Almost 200,000 people have already signed up to a new research program that could mark a “turning point in personalized medicine”. The National Institutes of Health’s (NIH) All of Us initiative aims to collect and anonymize the data of more than 1 million Americans and make it freely available to approved researchers.
During the first in a series of live-streamed conversations with medical experts, Dr. Dara Richardson-Heron, the program’s Chief of Patient Engagement, and NIH Director, Dr. Francis Collins, outlined the scheme.
“This is an ambitious effort to partner with 1 million people or more to speed up health research advances that will result in more personalized and effective prevention and treatment for all of us, based on our own lifestyle, environment and biology,” observes Dr. Richardson-Heron.
The All of Us program will collect genetic and health status information, as well as data on lifestyle, racial and socioeconomic backgrounds.
Ten-year follow up
The intention is for everyone who signs up to be followed-up for at least 10 years. Members will regularly be asked to take part in surveys and other activities designed to help researchers gather real-world data on health and lifestyle.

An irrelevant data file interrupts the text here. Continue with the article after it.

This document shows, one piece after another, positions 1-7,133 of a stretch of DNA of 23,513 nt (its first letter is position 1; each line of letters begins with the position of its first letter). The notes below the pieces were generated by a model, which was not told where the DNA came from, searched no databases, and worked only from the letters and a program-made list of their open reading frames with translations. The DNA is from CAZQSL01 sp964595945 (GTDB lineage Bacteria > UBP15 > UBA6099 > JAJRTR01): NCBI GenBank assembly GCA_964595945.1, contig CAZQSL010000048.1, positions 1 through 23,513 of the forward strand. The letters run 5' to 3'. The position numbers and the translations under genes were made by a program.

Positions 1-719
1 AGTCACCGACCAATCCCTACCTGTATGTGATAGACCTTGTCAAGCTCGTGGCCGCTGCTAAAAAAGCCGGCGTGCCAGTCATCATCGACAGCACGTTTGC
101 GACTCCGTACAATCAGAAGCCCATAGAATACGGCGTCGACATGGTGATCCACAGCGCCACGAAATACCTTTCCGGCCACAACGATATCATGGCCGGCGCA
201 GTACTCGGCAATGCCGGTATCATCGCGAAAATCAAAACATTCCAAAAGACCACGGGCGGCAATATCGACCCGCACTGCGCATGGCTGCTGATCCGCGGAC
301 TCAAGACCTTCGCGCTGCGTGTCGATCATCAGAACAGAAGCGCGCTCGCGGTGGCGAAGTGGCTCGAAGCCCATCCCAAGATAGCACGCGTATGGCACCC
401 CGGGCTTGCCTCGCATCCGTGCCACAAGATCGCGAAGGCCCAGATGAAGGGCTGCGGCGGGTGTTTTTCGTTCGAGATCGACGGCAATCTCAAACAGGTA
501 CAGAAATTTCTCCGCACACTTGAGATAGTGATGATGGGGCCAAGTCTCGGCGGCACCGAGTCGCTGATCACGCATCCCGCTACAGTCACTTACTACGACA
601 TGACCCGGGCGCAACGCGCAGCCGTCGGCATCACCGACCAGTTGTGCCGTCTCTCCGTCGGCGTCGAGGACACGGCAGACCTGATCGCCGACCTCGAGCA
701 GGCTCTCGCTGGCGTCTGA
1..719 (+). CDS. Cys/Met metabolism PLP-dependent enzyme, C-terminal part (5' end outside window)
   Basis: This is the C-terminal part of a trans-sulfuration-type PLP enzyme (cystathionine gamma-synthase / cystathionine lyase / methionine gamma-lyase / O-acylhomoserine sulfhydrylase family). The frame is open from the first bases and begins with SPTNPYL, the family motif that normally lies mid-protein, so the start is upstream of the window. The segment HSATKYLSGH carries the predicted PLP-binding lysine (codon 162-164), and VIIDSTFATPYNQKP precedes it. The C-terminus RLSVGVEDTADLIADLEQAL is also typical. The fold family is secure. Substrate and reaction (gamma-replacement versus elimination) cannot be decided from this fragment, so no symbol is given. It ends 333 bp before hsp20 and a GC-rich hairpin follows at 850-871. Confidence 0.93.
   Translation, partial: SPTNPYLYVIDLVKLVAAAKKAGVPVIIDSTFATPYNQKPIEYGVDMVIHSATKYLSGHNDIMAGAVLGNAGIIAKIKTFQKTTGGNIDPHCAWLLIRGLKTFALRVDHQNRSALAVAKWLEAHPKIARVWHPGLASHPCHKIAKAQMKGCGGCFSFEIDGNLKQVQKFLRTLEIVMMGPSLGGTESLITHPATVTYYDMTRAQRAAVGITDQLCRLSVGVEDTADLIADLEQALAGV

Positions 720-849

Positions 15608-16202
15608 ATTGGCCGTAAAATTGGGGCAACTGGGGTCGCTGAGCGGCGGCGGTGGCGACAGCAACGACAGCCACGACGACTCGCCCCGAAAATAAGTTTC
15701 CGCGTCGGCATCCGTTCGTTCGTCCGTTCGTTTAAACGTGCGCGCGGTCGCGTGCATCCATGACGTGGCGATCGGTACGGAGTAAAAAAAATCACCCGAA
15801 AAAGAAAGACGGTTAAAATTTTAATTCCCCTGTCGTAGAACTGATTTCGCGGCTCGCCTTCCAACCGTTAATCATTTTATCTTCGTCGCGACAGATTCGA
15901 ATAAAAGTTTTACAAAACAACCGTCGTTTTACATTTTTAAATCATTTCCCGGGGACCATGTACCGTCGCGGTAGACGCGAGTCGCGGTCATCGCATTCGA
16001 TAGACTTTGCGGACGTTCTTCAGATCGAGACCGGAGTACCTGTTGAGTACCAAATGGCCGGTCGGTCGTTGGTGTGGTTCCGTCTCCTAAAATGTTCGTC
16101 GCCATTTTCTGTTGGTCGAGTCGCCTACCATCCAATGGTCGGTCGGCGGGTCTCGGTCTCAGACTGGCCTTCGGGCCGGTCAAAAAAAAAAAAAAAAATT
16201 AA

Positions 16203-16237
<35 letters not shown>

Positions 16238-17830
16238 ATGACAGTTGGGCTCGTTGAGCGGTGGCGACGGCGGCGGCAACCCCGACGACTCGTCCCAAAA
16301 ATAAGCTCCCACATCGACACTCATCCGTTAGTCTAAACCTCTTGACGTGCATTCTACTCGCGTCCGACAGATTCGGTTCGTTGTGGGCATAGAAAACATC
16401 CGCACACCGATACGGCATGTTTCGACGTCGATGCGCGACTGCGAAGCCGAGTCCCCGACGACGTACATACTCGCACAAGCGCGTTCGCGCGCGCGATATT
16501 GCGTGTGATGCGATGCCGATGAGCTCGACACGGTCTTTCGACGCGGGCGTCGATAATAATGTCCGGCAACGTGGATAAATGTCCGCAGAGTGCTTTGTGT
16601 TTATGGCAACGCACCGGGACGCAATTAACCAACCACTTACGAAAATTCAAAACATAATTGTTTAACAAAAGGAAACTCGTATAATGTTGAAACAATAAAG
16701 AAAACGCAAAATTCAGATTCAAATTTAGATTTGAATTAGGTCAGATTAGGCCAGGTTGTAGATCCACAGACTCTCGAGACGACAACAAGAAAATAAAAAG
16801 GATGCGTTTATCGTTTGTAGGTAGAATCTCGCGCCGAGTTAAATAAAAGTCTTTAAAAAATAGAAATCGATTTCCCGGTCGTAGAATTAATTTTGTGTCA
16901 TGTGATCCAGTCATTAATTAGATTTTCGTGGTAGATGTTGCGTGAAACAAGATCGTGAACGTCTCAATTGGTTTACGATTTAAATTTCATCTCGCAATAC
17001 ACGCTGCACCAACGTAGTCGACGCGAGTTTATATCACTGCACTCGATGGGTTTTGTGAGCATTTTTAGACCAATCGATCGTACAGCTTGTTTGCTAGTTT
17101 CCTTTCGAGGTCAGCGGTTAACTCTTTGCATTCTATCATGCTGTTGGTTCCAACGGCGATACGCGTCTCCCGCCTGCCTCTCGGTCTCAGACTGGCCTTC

Having led the Human Genome Project in the 1990s, Dr. Collins explains: “It wound up with the complete sequence of all the letters in the human DNA instruction book in 2008. “Sixteen years later, we are seeing the opportunity to use that along with other kinds of information about environment, health behaviors, socioeconomic status and social background — all the things that play out in terms of whether someone has the opportunity to enjoy good health or whether illness is threatening, and, if it is, how best to manage it.”
To fully understand all that, Dr. Collins points out, researchers needed access to the data of lots of people from a variety of backgrounds, including those who are not usually included in research. “We are looking at all the things that play out in terms of health disparities.”
Three-quarters from under-represented populations
Of the more than 195,000 people who have already signed up, around half are from racial and ethnic minority groups, and more than 75 percent are from populations traditionally under-represented in research. More than 117,000 people have provided biological samples so far, around 500,000 surveys have been completed and members are even sharing their Fitbit data with the database.
Over the coming year or so, the project is set to expand, offering members the ability to compare their own health and wellbeing status with that of other participants, and is even gearing up to enroll children.
“We will learn so much from this,” concludes Dr. Collins. “This will be written about decades from now as one of the signal moments when we went from a one-size-fits-all approach to medicine to understanding things about individuals that allow them to live healthy lives, or, if they do fall ill, to get the kind of interventions that are right for them.”
For more information, or to sign up, go to www.joinallofus.org